How to write a Synthesis of Research Findings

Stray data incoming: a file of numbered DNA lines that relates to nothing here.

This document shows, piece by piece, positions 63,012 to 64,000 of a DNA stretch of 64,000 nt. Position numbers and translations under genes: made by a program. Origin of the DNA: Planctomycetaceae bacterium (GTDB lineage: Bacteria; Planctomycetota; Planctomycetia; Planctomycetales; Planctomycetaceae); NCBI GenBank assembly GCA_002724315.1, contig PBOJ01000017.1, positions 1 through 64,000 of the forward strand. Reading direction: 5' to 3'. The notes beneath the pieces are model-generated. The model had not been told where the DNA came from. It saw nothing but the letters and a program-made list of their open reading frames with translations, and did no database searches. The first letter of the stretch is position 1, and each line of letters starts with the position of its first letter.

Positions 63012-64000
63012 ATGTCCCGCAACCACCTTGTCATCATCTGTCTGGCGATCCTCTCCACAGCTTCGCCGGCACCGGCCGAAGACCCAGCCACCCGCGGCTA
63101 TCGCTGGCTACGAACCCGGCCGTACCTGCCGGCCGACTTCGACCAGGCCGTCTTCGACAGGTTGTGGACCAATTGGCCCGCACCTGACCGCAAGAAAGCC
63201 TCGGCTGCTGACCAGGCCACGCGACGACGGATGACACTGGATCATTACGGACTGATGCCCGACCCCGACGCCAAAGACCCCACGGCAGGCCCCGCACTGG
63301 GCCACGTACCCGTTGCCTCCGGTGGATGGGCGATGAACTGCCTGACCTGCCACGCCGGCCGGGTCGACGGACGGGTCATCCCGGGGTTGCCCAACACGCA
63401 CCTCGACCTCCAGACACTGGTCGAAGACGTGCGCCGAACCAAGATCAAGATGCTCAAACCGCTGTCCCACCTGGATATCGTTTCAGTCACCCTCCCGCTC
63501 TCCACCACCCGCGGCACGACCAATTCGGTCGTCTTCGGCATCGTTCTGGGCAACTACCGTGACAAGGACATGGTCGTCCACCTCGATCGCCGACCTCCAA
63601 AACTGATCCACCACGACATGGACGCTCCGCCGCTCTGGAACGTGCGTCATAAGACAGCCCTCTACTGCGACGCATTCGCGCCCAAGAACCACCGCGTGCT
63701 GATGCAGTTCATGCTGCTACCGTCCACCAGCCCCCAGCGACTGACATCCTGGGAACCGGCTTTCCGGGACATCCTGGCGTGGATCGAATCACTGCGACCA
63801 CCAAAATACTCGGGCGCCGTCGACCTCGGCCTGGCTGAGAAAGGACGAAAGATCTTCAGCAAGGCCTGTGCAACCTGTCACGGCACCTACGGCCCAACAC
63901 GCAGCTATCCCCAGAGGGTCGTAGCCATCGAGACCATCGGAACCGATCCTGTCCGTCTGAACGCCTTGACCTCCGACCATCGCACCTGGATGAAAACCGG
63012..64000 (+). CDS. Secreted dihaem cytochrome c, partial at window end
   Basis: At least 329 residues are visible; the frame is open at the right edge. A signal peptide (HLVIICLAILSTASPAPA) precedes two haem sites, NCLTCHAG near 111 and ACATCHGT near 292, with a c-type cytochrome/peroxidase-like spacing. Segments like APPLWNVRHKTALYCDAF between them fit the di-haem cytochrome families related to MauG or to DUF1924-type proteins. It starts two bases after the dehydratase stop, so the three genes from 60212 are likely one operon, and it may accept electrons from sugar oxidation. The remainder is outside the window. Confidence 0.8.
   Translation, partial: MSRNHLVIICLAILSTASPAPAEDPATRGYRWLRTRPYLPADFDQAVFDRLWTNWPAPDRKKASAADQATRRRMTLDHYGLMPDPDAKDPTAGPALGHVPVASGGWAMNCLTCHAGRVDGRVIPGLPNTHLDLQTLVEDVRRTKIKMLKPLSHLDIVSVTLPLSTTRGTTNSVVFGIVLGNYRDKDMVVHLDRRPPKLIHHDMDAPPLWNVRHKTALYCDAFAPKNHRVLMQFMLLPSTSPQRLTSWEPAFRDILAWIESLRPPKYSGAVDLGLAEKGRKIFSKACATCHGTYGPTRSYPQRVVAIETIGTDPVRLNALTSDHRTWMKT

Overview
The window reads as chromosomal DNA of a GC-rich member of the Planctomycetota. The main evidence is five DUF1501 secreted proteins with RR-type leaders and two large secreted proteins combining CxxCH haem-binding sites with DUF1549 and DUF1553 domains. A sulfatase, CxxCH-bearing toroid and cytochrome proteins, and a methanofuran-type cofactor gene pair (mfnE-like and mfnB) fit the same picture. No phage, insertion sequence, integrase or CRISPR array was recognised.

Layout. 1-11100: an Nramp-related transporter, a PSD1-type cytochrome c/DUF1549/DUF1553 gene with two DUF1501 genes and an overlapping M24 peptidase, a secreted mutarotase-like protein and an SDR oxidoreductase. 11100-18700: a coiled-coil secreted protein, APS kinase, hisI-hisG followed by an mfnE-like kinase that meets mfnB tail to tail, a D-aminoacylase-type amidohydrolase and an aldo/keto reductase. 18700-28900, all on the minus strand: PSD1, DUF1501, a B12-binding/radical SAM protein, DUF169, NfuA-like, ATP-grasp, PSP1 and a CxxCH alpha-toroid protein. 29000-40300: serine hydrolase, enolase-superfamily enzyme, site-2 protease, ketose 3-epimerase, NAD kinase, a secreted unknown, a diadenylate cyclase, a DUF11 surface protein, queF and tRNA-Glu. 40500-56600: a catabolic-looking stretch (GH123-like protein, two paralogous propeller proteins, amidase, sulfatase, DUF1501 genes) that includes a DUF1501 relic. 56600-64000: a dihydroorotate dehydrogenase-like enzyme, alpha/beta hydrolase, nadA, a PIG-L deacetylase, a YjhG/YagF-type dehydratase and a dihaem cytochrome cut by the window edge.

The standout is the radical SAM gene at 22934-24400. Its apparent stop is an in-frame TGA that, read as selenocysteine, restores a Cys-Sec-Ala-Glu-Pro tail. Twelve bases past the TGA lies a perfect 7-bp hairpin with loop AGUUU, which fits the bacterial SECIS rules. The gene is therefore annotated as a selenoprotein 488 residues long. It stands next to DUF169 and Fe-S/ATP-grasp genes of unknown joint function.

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Research Report No. 13 Effective Language Teaching: A Synthesis of Research John Harris and Pádraig Ó DuibhirEffective Language Teaching: A Synthesis of Research BackGround In June 2010, the National Council for Curriculum and Assessment (NCCA) signalled a move from review of the Primary School Curriculum (Department of Education and Science DES, 1999) to reconstruction of the area of language in the curriculum. A significant consideration in this regard was the publication of Aistear: the Early Childhood Curriculum Framework (NCCA, 2009). Although both the Primary School Curriculum and Aistear were informed by the research of their time, Aistear has drawn on research and theory in the past decade to highlight aspects of early childhood education such as the importance of play and the role of the adult in supporting children’s learning. During the same time, findings from curriculum reviews and research informed our understanding of children’s lives today and how they learn in primary schools, including the areas of reading, writing and oral language, and how these elements of language interact for children.In developing the language curriculum, it is important to draw upon up-to-date research in this regard. In December 2009, the NCCA commissioned a desktop study to synthesise research in the area of language teaching and learning. The purpose of the research was to identify, evaluate, analyse and synthesise evidence from Irish and international research about language teaching and learning in order to inform discussion about language in the Primary School Curriculum, and in particular the teaching of Irish and additional languages. The invitation to tender called for a distinct focus on classroom practice rather than on theoretical approaches, in order to generalise to key principles for successful language teaching. 12Effective Language Teaching: A Synthesis of Research m EG thodolo y The research was envisaged as a desk-top study which would have some, but not all, of the features of a Best Evidence Synthesis (BES), drawing together research findings most relevant to second language teaching in primary schools in Ireland, for which there is evidence showing their effectiveness. However, one of the key features of BES is that an advisory group of experts work with the authors at all stages of the research process, locating and assembling data, evaluating and synthesising evidence and interrogating the emerging themes (Ministry of Education, New Zealand, 2004). An advisory group of this kind was not a feature of this synthesis study. In the search for best evidence strict criteria were applied to evaluate evidence, and only studies in which a clear causal link and objectively determined improvement in learner competence were present were included. This resulted in considerable limiting of the number of studies considered in the first phase of the synthesis. The themes that emerged describe a number of practices that can be said to be effective for second language learners in contexts similar to primary schools in Ireland. Due to the limited number of studies included in the synthesis, however, the emergent themes give only a partial picture of practice in language teaching. The addition of a further chapter which brings together findings from descriptive (process- type) research adds significantly to the completeness of the report in answering the original research questions – what works for language learners, and why? 13Effective Language Teaching: A Synthesis of Research s ynthEsis of kEy E studi s : EmErGEnt thEE m s for EffEE ctiv G lan GE ua E t achinG The key findings relating to effective practice in language teaching that emerged from the synthesis study are • corrective feedback • Content and Language Integrated Learning (CLIL) • intensive language programmes. • orientation of language programmes – communicative or analytical approaches – and the importance of teacher factors • the importance of second language (L2) literacy development Corrective feedback There is evidence to show that corrective feedback, in the form of prompts to students, would be effective in improving second language development for primary school children in fourth to sixth classes. Prompts are more effective than recasts (recasts are when the teacher repeats the utterance with the error corrected) which in turn are more effective than ignoring errors. Care should be taken that any corrective feedback given to young learners should not undermine their self-esteem or confidence. Content and Language Integrated Learning (CLIL) Evidence shows that language learning is more effective when it is combined with content learning in another subject other than the language being learned. Content and Language Integrated Learning (CLIL) has been shown to improve students’ language proficiency, without negatively impacting on the development of either the students’ first language, or their performance in the subject area being taught. CLIL enables learners to encounter language in context and 14Effective Language Teaching: A Synthesis of Research use it for authentic communication, and challenges them to use the target language for cognitive purposes to acquire knowledge, skills and information. The report notes that the context of Irish primary schools is particularly favourable to using CLIL in teaching Irish as a second or additional language, as all primary teachers need to demonstrate a satisfactory level of competence in Irish to gain full recognition as a primary school teacher. Three forms of CLIL that could be used effectively in primary schools are described. Individual teachers could consider using CLIL informally, either in their language class or by teaching content from other subject areas through Irish from time to time. Schools could decide to offer an extended core programme where a number of subjects or aspects of subjects would be taught through Irish in a more explicit way. Alternatively schools could choose to offer partial immersion programmes for up to 50% of instructional time. Such whole-school initiatives would require the support of parents and the school community, as well as support for teachers in the form of continuous professional development and provision of resources. Intensive language programmes There is strong evidence to suggest that intensive programmes of instruction in a second or additional language over a short time period are more effective than drip feed programmes where learners are exposed to limited amounts of the language over a longer period. The reason intensive programmes are more effective is that they allow opportunities for students to undertake sustained activities, use the language they have learned, and achieve a basic level of communicative ability that supports spontaneous communication and enhances motivation and success. The key difference between intensive language programmes and CLIL approaches is that the focus is on language learning (learning the language through 15Effective Language Teaching: A Synthesis of Research communicative activities) rather than on content learning (learning another subject through the language). Orientation of language programmes (communicative or grammatical/analytical approaches) and the importance of teacher factors The evidence from research shows contradictory results – in some studies communicative oriented courses did not result in any improvement in students’ proficiency while in others the language proficiency of learners in classrooms where experiential and communicative activities were emphasised were better than those where there was a traditional grammatical/analytical approach. The conclusion is that the link between course design and pupil proficiency is quite weak and is dependent on context. It is not possible to design an ideal curriculum or course for every situation, and the critical concern should be achieving the right balance between communicative and analytical activities. There is strong evidence to suggest that teacher characteristics such as experience and skill are critical in achieving that balance, and that teacher competence is more important than the orientation of the language curriculum or course in supporting children’s language development. However, as noted later in the report, research has not so far provided clear guidance on what balance should be struck between form-focused and meaning- or communication-focused activities. Development of L2 literacy skills Evidence shows that the development of students’ L2 literacy skills supports the development of their second language proficiency in general. Reading aloud (teacher reading aloud to children) is a useful strategy to model correct pronunciation, stress and intonation and to help the children develop comprehension skills by focusing on units of meaning, especially in the beginning stages of language learning. 16Effective Language Teaching: A Synthesis of Research Research findings recommend introducing L2 learners to literacy in a gradual way from the early stages of language learning, taking account of the wider literacy instruction in other languages in the school and L1 literacy in particular. L2 reading strategies need to be explicitly taught. PE roc ss PE ty rEsEarch : additional GEE n ral PP rinci E l s for EffEE ctiv G lan GE ua tEG achin As noted earlier, the research design was modified to include an overview of principles for effective language teaching drawn from more descriptive (qualitative) data than from the quasi-experimental (quantitative data) in the original synthesis. The inclusion of this process-type research helps to provide a more complete picture of effective practice in language teaching. The main themes identified in this chapter are: • early language learning • task-based interaction • balancing form-focused and meaning activities • listening comprehension and story-telling activities • target language use • the European Language Portfolio (ELP) • language learning strategies An early start in language learning can be beneficial to learners but does not guarantee success. It is a particular feature of the Primary School Curriculum that children in primary schools in Ireland benefit from the opportunity to begin learning two languages from the early years. To be successful early language learning must be accompanied 17Effective Language Teaching: A Synthesis of Research by effective teaching. Motivation and aptitude are important characteristics; enjoyable activities develop motivation but it is also important to focus also on meta-language, accuracy and form, and to strike a balance between spontaneous communication and opportunities to plan and prepare productive language. Task-based interaction has been shown to facilitate second language learning. In task based interaction the teacher creates activities or tasks which are more than language practice activities or drills, but where learners communicate ideas and feelings and receive feedback as to whether they have been understood. These activities help learners develop production and comprehension skills and improve motivation. The role of teacher feedback and intervention needs to be carefully handled in these situations. Balancing form-focused and meaning-focused activities is also important. Research has not yet provided clear guidance on the optimum balance, but some studies suggest that alternating between activities that focus on developing fluent expression and confidence and those that focus on accuracy of form and meaning can be useful. Listening to and comprehending spoken natural language supports the development of comprehension. Through carefully planned listening activities teachers can support learners develop comprehension strategies, including word and sound recognition and use context and previous knowledge to understand content in the target language. Story telling activities can also help to promote speaking proficiency and literacy skills. Target language use by the teacher impacts positively on learners’ L2 proficiency. It is one of the principles of Curaclam na Gaeilge that the target language should be used at all times in Irish lessons, and as much as possible outside formal Irish lessons 18Effective Language Teaching: A Synthesis of Research Research shows that using the European Language Portfolio (ELP) can increase motivation and promote learner autonomy, and supports children in reflecting on their learning; this is particularly important for second language learners who may have little opportunity to use the language they learned outside schools and therefore often lack feedback on their progress and evidence of what they have learned. Developing learning strategies can have positive effects on language learning over time, and even young children can become aware of and taught to use language learning strategies. c onclusion The report highlights a number of important questions and issues for consideration in relation to language in the Primary School Curriculum. It also emphasises however, that although research can be a valuable means of informing curriculum review, it can only offer limited guidance and there are no simple answers to the questions raised. For example, although there is a substantial body of research in the area of Second Language Acquisition (SLA), in many cases findings in SLA research are not sufficiently clear or uncontested enough to provide straightforward guidance for teachers. It is notable that in this research project no studies were found to inform the teaching of Irish as a first language. This reminds us of the different contexts in which language is taught: English-medium, Irish-medium immersion and Gaeltacht schools, as well as classrooms where there is a significant minority of children for whom English is an additional language, and approximately 15% of schools where modern European languages are taught to senior classes. All these combine to create a complicated linguistic landscape for primary education in Ireland, which is one of the key challenges in developing the language curriculum for pirmary schools. 19Effective Language Teaching: A Synthesis of Research 20Effective Language Teaching: A Synthesis of Research s E c t i o n 1 i n t r o d u c t i o n 21Effective Language Teaching: A Synthesis of Research The report presented here arose from an invitation to tender for a Best Evidence Synthesis(BES) on effective language teaching. An interim report was submitted in April 2010 and a final report in July 2010. The current report contains some extra material that we added following a further stage to the research process. The report comprises five sections. In the remainder of this section, we ouline the issues that arose in conducting a synthesis of research. In Section 2 we give an account of the search processes used in the research synthesis. We explain the manner in which the database searches were carried out and how they were refined where necessary. Database searches were augmented by hand searches and the results of these 1 are also set out. In Section 3 we identify the key studies that were found to inform our synthesis and we give an account of the data extracted from each one. The findings are discussed in relation to five emergent themes. Section 4, which examines some of the many process-type and correlational studies which have been carried out, was added after the completion of the original BES in order to provide greater coverage of the field. We conclude with an examination of the implications of the present BES for classroom teaching, policy and future research needs in Section 5. 1.1 s E ynth sisinG rEsEarch on EffEctivE lanGGE ua tEG achin We discuss briefly here the literature on research synthesis and examine the complex issues underlying this process. We have included an extended discussion of these issues in Appendix 1 where we examine previous syntheses on language teaching at primary level and describe how they informed our approach to the search process and the formulation of inclusion and exclusion criteria. A critical component of a BES is to define the criteria of what constitutes evidence for the particular BES. As Norris and Ortega 1 A more detailed account of the search process is included in Appendix 2 22Effective Language Teaching: A Synthesis of Research (2000) point out stringent criteria are normally applied for the inclusion of evidence in such a synthesis. In the case of language teaching, to say something was effective, we would want to be able to show that employment of instructional practice X or teaching practice X produces a. significant improvements in pupil proficiency or in acquisition of the language (in a pre-test, post-test sense), or b. that it produces better proficiency than would be produced by other (alternative) practices or methods. We would also accept as evidence for effectiveness, researchers or teachers own judgements that performance had improved (as long as these judgements were focused in some way), or clear indications of improvement in attitude to learning. For this exercise to be useful to language teachers we need to be able to give precise descriptions of instructional practices employed in the individual studies examined and to describe classroom processes so that teachers can assess their relevance and applicability to other contexts. Unfortunately, as Mitchell & Myles (1998) point out: The findings of SLA research are not sufficiently secure, clear and uncontested, across broad enough domains, to provide straightforward prescriptive guidance for the teacher… (p. 195). There are two main types of research study that are relevant to language teaching namely process-product studies and process-type studies. Much of the research in the area of second language acquisition (SLA) is dominated by process-product type studies where good measures of effectiveness are linked to well defined and well measured instructional practices. Unfortunately, from the point of 23Effective Language Teaching: A Synthesis of Research view of teaching and the language classroom, SLA type studies tend to be quite fragmented and not age-related. Many of them deal with adult learners where the learning context and motivation to learn the target language differ greatly from children in primary school. Process-type studies, on the other hand, tend to be of a qualitative nature, some consisting of professional judgements and emerging as general consensus about what constitutes good practice. The difficulty with these studies for our BES is that they do not establish cause and effect in such a way as to link instructional practices to pupil outcomes. As Driscoll et al. (2004) point out, much of this kind of research focuses on aspects of pupils' learning, programme-planning or curriculum materials, with little, if any, reference to teaching practices or research. It is our view that for a BES to be worthwhile, to add anything new, it must be based on an exhaustive search of research data bases using well defined process-product criteria. There are already many good narrative reviews of mainly process-type studies. This is the approach we adopted in first stage of completing the synthesis. The major difficulty we faced in carrying out this work was that the synthesis of research on effective language teaching, irrespective of educational level or learner age, is a very new area (Norris & Ortega, 2010). There are no substantial groups of studies conducted on well- defined teaching practices pertaining to classrooms at primary level. The cross cutting themes referred to in the NCCA invitation to tender added to the breadth and complexity of the task of conducting a BES. The different contexts of immersion and first language (L1) in Gaeltacht schools were also integral to our search strategy. Despite exhaustive searching, no suitable studies were found to inform the teaching of Irish in a L1 context. The search for studies relevant to the Irish immersion context yielded a number of potentially useful studies but it was not possible to synthesise the evidence from these studies due to insufficient time. 24Effective Language Teaching: A Synthesis of Research 1.2 l anGuaGE E l arnErs and PG ro rammEs rElEantv to E th synthEsis study The focus of the BES sought was intended to be language at primary level with particular reference to the teaching of Irish. It was necessary to consider early on whether to include or exclude different kinds of non-mother-tongue language teaching. Primary modern foreign language learning, or early language learning, is a fairly distinct research area. The case of Irish as a minority second language has some unique aspects: a second language which is a minority language, yet in constitutional terms is one of two official languages. Nonetheless, we decided we would include studies of both modern foreign language and minority second language traditions as long as it did not contrast sharply with the Irish context. Thus, for example, we exclude studies where the second language learners were likely to encounter the target language to a significant extent in their lives outside school. Key features of Irish language teaching in primary schools have been • the long tradition of teaching the lesson largely through Irish • that class teachers rather than visiting teachers teach Irish, and • that primary teachers need to demonstrate a satisfactory level of competence in Irish to gain full recognition as a qualified primary 2 school teacher. This is a resource that is not enjoyed in many other early language learning contexts. The circumstances in Irish primary schools means that Irish can be used informally outside the Irish lesson throughout 2 This takes the form of either a qualification in Irish as an academic subject in the B.Ed. degree, a professional qualification in Irish as part of the B.Ed. programme or a qualification to meet the Irish Language Requirement (Scrúdú Cáilíochta sa Ghaeilge). An evaluation of the teaching of Irish in primary schools (Department of Education and Science 2007) found that 95% of teachers in the classes visited had one of these three qualifications. 25Effective Language Teaching: A Synthesis of Research the school-day. In addition, there is a tradition in a substantial minority of classes of teaching some aspect of the curriculum through Irish, facilitating some integration elsewhere in the curriculum and increasing the pupils’ exposure to the target language. 1.3 t E h link BEtwEEn atda -Extraction and synthEsis in E th PrEE s nt study The present synthesis presents a number of challenges in trying to arrive at useful conclusions which are well grounded in evidence. Some of these arise from the relatively small number of process- product studies which met out inclusion criteria. Thus, we do not have the kind of substantial groups of experimental quantitative studies which would allow direct cause-effect conclusions about specific instructional practices and the calculation of effect sizes. Against this background, one of the key requirements we set out was that the final set of studies selected for data extraction would at least be of the product-process type, with independent and dependent variables (predictor and criterion variables in the case of correlation- regression studies) being reasonably clearly defined. In addition, we made a systematic attempt to group the small number of key studies selected in relation to a number of specific themes. Particular connections between process (instructional practices) and product (pupil proficiency or learning etc.) established in each study are then linked to a particular theme in order to establish the strength of evidence for each conclusion. Further details on our approach to linking data extraction to the synthesis may be found in the sections below and in the appendices. 26Effective Language Teaching: A Synthesis of Research s E c t i o n 2 m E t h o d o l o G y 27Effective Language Teaching: A Synthesis of Research 2.1 i nvEyntor of sourcEs and E s arch ProcEE ss s The first step in commencing our Best Evidence Synthesis (BES) was to scope out the area for investigation. As the purpose of the synthesis outlined in the invitation to tender was broad in nature, it necessitated a broad approach to the search process also. We started with a time period of 1980-2010 initially. We adopted this approach in order to include some key research on the teaching of Irish in the 1980s. Apart from these studies however, few research studies from this period were located. The search process adopted two forms, data base searches and hand searches. Searches of electronic databases are most likely to identify the key peer-reviewed articles pertinent to the research questions. We deemed it important to include, as far as was practical, so called fugitive literature (Norris & Ortega, 2000, 2006) such as dissertations and other unpublished papers. Hand searches were also used to identify books containing key material relevant to the topic. Searches were made of reference lists, research reports and evaluations published in Ireland pertaining to the teaching and learning of Irish. These included reports by the Department of Education and Skills (DES), the NCCA and An Chomhairle um Oideachas Gaeltachta agus Gaelscolaíochta (COGG). We also gathered books and theses describing research studies on key topics such as Content and Language Integrated Learning (CLIL). 2.2 s Earch sourcEs and tErms We chose nine databases which we deemed to be the most relevant for the purpose of our inquiry as the primary search source. Table 2.1 shows a list of the databases searched. The search terms used can be found in Appendix 2 (Table 1), together with a description of the three phases of the search process. 28Effective Language Teaching: A Synthesis of Research Table 2.1 Databases searched Blackwell Synergy/Wiley InterScience http://www3.interscience.wiley.com Cambridge Journals Online http://journals.cambridge.org Education Resources Information Center (ERIC) http://www.eric.ed.gov JSTOR http://www.jstor.org LLBA (Linguistics and language behaviour http://csaweb112v.csa.com abstracts) Oxford Journal Online http://services.oxfordjournals.org PsychInfo/EBSCO host http://web.ebscohost.com Project Muse http://muse.jhu.edu Sage Journals http://online.sagepub.com 2.3 i nclusion and Exclusion critEria In order to identify studies for inclusion in the BES it was necessary to draw up inclusion and exclusion criteria. These criteria were applied in a general way initially by looking at the title and/or abstract of each result from the different searches. In order to ensure that no study fulfilling the criteria was excluded unintentionally the initial search process was jointly conducted by the two researchers. Agreement was reached on the identification of potential studies. This process reduced the number of results of the database searches from 8,359 to 532 results. In order for a study to be included in the synthesis it had to: • involve learners in the primary school years (4-12 age range) or inform language teaching for these pupils • focus on effective language teaching and learning in a school setting within the normal school day • concern research studies published between 1980 and 2010 (in the case of certain databases it was necessary to limit the search to studies published between 1990 and 2010) 29Effective Language Teaching: A Synthesis of Research • have a process-product type design with well-defined independent (effective instructional practices or approaches) and dependent (e.g. pupil performance, or attitudes) variables • relate to the language teaching and/or learning in one of the following three contexts: • core second language (L2) programmes (and L3 in the case of immigrant children), where the language is taught as a subject only (Phases 1 and 2) • L2 immersion settings, where the language is the language of instruction for all or part of the school day (Phase 3) • in heritage/minority/regional/endangered language programmes, where the goal is language maintenance in the case of L1 pupils and language revitalisation in the case of L2 pupils (Phase 3). Studies were excluded if: • the participants did not fall within the primary school years (4-12 age range ) or did not inform language teaching for these pupils • they concerned effective language teaching and learning outside of the school setting or outside the normal school day • they did not relate directly to L2 teaching and learning • they were not empirical or investigative studies • they concerned immigrant L2 learners of English. 2.4 r Etssul of aB tda asE sEE arch s The tables in Appendix 2 show in detail how each data base was searched, how the search terms were combined, and the manner in 30